Why Ted Cruz Is Extending His Self-Quarantine

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Posted: Mar 13, 2020 10:25 AM
Why Ted Cruz Is Extending His Self-Quarantine

Source: AP Photo/Jose Luis Magana

Sen. Ted Cruz (R-TX) is in self-quarantine after learning he had come in contact with the attendee at last month's Conservative Political Action Conference who had the coronavirus. His interaction, he explained in a statement, consisted of "a brief conversation and a handshake."

"Given that the interaction was 10 days ago, that the average incubation period is 5-6 days, that the interaction was for less than a minute, and that I have no current symptoms, the medical authorities have advised me that the odds of transmission from the other individual to me were extremely low," he added.

Cruz is now extending his self-quarantine after discovering he came in contact with another individual infected with the virus. As he explains in a new statement, he's still not experiencing any symptoms, but it's out of an abundance of caution that he'll still be staying indoors until March 17.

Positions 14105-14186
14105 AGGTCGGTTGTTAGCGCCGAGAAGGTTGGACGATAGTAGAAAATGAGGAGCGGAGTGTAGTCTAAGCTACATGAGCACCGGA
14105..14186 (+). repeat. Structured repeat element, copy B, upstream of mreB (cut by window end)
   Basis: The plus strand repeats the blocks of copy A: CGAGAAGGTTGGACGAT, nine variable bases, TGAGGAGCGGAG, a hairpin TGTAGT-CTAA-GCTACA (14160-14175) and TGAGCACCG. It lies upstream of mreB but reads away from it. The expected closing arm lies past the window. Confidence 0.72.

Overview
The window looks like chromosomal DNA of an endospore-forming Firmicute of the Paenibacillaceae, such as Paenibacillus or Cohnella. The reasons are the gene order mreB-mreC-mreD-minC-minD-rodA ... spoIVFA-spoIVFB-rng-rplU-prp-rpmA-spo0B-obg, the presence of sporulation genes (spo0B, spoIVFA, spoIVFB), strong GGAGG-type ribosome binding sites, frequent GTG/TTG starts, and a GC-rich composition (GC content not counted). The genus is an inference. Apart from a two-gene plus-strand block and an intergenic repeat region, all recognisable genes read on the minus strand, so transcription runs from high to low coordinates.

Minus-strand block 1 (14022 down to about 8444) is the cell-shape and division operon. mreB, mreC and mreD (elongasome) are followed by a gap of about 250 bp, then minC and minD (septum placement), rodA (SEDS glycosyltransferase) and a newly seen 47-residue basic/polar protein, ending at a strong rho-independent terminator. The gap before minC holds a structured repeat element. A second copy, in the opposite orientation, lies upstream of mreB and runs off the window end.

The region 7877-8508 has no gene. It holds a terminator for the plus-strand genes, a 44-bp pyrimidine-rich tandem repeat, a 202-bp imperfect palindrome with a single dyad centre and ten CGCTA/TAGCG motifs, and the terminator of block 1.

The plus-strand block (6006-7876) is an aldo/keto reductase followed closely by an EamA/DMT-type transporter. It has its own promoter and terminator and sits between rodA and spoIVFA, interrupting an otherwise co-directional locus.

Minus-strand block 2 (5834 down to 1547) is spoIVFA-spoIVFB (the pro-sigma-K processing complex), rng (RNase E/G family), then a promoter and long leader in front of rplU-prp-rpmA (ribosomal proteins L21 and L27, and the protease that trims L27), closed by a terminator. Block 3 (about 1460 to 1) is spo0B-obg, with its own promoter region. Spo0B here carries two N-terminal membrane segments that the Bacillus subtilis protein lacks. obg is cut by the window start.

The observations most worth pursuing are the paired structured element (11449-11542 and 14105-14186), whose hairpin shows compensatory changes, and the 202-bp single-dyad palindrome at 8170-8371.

The second COVID-19 positive individual with whom Cruz interacted has been identified as Santiago Abascal, the leader of the Vox party in Spain. Cruz met with Abascal in his D.C. office on March 3, and this interaction was several minutes longer than the other. The two men chatted for 20 minutes at a conference table, and took photos together. Abascal was asymptomatic at the time.

Cruz called into his previously scheduled interview with CBS's "This Morning" on Friday, providing a bit more information about his situation. The senator said he was "looking forward" to taking his family out to dinner tonight, but last night he got the call about his contact with Abascal.

"I remain strong, healthy and have no symptoms," he told CBS.

Congress is currently debating an emergency relief bill for Americans affected by the virus, and President Trump's new travel ban from Europe goes into effect at midnight.